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Barriers and facilitators to the implementation of Ontario's emergency department clinical decision unit pilot program: a qualitative study

Salkeld E, Leaver CA, Guttmann A, Vermeulen MJ, Rowe BH, Sales A, Schull MJ. CJEM. 2011; 13(6):363-71.


Objective — In Ontario, clinical decision units (CDUs) were implemented as a pilot project in 2008 by the Ministry of Health and Long-Term Care as part of its strategy to reduce emergency department (ED) waiting times. Our objective was to describe general characteristics of the program at each of the participating sites and to examine barriers and facilitators to integrating CDUs into practice.

Methods — On-site small-group interviews were conducted in two phases with ED and hospital staff at participating sites, first at 8 to 12 weeks and again at 12 months postimplementation. Interview data were analyzed using the framework approach. Unstructured field notes and CDU clinical care protocols and documentation were also reviewed.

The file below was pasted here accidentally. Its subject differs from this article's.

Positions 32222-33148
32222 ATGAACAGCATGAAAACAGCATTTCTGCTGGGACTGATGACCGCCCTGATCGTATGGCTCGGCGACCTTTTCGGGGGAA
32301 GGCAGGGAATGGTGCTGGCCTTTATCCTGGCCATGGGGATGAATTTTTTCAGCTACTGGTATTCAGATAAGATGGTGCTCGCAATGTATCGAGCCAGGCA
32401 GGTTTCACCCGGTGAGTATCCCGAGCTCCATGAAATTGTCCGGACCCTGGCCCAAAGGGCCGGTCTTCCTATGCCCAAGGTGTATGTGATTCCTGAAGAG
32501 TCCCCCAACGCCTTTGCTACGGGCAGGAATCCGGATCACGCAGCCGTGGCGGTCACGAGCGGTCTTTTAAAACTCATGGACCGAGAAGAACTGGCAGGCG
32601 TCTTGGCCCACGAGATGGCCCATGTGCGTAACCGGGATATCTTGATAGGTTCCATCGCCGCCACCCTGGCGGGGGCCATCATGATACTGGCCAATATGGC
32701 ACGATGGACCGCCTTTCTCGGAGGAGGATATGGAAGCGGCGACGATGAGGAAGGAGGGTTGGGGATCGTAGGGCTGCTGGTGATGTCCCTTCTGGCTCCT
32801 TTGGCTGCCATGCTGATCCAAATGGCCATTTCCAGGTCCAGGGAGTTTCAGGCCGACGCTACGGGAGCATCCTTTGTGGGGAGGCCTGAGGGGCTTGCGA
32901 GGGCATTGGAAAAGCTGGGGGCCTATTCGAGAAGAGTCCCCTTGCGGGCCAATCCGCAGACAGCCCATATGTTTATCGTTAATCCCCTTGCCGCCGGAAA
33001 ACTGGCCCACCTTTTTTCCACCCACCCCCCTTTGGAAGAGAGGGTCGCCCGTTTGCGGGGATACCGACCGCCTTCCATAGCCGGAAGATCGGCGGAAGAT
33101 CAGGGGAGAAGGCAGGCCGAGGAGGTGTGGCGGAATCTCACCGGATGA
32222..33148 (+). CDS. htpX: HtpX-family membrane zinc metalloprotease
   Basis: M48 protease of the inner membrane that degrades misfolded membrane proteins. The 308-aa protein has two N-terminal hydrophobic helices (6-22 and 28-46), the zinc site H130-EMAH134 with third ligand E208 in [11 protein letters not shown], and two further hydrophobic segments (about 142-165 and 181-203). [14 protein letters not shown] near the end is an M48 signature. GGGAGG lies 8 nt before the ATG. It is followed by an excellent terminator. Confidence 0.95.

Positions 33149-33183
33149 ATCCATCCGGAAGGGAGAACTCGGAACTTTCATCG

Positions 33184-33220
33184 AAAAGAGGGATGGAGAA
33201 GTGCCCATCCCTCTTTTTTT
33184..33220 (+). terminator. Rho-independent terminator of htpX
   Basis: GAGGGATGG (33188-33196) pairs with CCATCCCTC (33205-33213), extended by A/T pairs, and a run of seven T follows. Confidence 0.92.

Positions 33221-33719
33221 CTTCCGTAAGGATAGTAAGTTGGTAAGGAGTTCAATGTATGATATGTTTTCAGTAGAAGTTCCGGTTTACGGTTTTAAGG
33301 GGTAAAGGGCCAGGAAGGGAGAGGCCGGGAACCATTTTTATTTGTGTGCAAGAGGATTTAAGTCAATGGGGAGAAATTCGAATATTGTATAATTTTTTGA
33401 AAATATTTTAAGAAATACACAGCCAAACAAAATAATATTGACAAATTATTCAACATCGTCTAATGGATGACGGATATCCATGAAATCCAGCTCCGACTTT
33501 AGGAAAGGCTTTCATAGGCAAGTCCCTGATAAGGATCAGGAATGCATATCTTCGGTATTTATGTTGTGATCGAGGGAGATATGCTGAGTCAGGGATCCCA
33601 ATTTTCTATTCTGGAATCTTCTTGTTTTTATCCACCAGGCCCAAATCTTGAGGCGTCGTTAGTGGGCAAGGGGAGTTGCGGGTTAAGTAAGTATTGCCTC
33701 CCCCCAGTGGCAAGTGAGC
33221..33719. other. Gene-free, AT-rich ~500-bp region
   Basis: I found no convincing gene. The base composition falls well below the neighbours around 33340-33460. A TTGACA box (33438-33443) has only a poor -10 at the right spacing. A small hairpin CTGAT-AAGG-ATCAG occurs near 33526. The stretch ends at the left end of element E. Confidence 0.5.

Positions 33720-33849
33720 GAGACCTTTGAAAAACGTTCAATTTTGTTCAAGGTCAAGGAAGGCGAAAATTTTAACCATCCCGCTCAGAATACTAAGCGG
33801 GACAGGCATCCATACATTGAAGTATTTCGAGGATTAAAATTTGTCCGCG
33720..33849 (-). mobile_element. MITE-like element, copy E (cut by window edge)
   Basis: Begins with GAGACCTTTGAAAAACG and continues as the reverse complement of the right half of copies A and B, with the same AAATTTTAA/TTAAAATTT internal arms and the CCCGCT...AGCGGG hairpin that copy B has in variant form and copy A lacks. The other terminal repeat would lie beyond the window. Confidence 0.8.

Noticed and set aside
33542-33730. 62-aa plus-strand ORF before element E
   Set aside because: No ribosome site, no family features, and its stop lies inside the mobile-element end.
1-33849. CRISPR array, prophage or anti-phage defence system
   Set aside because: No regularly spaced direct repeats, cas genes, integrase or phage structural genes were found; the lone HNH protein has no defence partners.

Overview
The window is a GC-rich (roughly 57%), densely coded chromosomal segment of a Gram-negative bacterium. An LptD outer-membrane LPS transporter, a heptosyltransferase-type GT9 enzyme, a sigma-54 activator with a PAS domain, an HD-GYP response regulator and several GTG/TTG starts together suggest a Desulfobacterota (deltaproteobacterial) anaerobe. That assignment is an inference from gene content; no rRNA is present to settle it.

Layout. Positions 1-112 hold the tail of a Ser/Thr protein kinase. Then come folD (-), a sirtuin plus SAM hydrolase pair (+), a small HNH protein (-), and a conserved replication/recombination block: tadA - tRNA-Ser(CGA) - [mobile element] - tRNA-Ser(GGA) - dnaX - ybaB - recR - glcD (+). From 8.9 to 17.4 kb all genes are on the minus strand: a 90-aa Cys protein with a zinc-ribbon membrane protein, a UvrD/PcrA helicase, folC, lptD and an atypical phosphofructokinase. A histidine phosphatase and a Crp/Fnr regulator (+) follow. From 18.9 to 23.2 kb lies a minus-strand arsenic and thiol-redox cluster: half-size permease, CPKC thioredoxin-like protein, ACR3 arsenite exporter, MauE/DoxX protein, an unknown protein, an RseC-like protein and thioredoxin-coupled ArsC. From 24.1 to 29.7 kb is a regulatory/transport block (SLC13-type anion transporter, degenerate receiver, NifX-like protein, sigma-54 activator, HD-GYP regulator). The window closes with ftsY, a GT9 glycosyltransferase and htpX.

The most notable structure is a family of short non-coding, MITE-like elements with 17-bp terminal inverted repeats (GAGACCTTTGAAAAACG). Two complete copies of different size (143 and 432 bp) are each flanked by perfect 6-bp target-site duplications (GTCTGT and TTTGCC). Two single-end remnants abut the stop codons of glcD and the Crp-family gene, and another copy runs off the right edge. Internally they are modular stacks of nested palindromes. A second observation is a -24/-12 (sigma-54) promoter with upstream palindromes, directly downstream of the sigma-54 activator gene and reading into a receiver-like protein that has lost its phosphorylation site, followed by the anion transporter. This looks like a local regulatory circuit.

Results — The qualitative analysis identified 10 key themes related to integrating CDUs into EDs: shift in clinical and operational practice; administrative aspects of implementation; team building and stakeholder involvement; use of clinical care protocols; physical or virtual model of care; responsive ancillary services; involvement of specialist services; coordination with hospital and community supports; appropriate use of the CDU; and ongoing evaluation and monitoring. Each theme represents an important insight from the perspective of clinical and administrative staff at participating sites.

Conclusion — The implementation of CDUs is a complex process, with no single preferred clinical care or operational model. This study identifies a number of key considerations relevant to the future implementation of CDUs.

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Keywords: Emergency medical services Health policy/reform

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